( Courtesy of the artist <a href="http://touchon.com/" target="_blank">Cecil Touchon</a> and the <a href="http://searspeyton.com/html/artistresults.asp?artist=80&testing=true">Sears/Peyton Gallery</a> i
BROOKE GLADSTONE: In our exploration of media spaces this week, we became increasingly uncomfortably aware of how quickly the gap is closing between where we live in the physical world and the vast landscape inside our heads. It's not a new observation.
We've devoted a lot of time to the addictive nature of virtual experience offered by the likes of World of Warcraft or Second Life.
Way back in 2003, we talked with Rich Young, who had a jones for the massive multiplayer online game EverQuest. RICH YOUNG: At one point, I was playing it almost 8 to 12 hours a day, nonstop. On the weekends [LAUGHS], if I wasn't sleeping, I was playing.
I think the big trap is the social aspect of it. When you log in and you say, how's it going everybody, all of your friends, everyone that's in your guild says, hi, what's up, how you doing? I got to the point where I was burning out. I was starting to lose a little bit of perspective. I realized, hey, wait a minute [LAUGHS], this is not the path to absolution. BROOKE GLADSTONE: No path to absolution, no more than in the real world - but maybe to something else. The virtual world feels real. In fact, a study published in 2006 found that when your personal space is violated there, you'll flinch just as you would in the physical world.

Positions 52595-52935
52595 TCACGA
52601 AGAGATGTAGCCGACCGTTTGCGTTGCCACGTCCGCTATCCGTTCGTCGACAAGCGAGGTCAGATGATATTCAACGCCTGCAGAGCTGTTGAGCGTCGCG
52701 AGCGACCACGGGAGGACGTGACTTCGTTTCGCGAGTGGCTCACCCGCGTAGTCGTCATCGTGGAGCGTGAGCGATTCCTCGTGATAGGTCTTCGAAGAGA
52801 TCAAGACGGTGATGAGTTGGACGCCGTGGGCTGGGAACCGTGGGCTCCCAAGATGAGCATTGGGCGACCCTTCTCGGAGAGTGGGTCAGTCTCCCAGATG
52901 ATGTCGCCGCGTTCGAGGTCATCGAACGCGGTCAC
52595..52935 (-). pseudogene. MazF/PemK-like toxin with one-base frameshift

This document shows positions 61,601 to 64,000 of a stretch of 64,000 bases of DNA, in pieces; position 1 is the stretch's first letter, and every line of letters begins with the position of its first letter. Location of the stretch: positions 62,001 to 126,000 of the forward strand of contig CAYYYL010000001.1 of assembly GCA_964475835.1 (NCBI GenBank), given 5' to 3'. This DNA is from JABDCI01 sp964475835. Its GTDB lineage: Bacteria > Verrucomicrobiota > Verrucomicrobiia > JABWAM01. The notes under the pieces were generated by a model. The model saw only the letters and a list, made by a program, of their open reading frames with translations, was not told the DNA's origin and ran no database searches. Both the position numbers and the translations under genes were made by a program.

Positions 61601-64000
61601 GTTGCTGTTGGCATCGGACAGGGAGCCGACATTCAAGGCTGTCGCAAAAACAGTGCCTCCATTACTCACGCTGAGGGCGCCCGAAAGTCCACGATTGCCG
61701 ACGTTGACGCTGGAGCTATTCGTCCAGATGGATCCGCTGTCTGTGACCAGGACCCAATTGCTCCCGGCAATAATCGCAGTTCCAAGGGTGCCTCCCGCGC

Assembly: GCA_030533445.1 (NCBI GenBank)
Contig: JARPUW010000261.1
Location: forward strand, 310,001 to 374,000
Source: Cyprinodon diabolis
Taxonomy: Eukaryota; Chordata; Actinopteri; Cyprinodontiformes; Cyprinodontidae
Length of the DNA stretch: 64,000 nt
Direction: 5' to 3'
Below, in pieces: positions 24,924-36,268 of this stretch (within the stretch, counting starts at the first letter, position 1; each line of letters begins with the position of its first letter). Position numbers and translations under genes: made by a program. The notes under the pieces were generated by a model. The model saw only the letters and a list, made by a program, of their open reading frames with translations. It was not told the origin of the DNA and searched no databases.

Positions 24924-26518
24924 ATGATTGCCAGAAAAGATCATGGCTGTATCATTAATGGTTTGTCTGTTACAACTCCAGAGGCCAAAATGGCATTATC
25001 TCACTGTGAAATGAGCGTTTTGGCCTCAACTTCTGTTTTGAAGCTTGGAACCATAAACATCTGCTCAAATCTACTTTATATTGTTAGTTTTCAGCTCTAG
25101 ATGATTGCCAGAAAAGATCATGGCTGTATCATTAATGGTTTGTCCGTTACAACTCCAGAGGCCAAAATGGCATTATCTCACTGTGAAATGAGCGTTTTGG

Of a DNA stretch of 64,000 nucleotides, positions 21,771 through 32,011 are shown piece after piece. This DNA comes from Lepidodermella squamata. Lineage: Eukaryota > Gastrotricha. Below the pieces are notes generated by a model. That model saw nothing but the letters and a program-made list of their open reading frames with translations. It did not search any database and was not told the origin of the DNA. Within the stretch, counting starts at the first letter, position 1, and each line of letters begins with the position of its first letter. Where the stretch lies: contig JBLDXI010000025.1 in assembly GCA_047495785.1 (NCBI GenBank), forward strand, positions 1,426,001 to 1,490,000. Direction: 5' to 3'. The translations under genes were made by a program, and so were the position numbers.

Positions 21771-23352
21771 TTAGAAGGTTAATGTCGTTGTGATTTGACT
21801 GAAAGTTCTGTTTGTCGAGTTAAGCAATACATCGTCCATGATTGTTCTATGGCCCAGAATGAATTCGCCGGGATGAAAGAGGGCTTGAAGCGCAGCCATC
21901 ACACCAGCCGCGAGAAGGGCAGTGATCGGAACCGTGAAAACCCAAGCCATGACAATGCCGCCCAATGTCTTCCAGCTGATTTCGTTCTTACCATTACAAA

So there is potential for real healing. Therapists use virtual reality as safe environments in which their patients can confront phobias and stress, just one of the advantages of virtuality. It can be safe or risky. You can be the same or someone else. It is virtually limitless.
Currently, NASA is using Second Life to test collaborative technologies and hopes that someday soon civilians will be able to use avatars to hitch a ride on real lunar road missions and help the professionals by spotting, say, unusual geologic formations.
Yeah! You could go to the moon, part of you, anyway. And because we live mostly in our heads, it might be the part that matters most.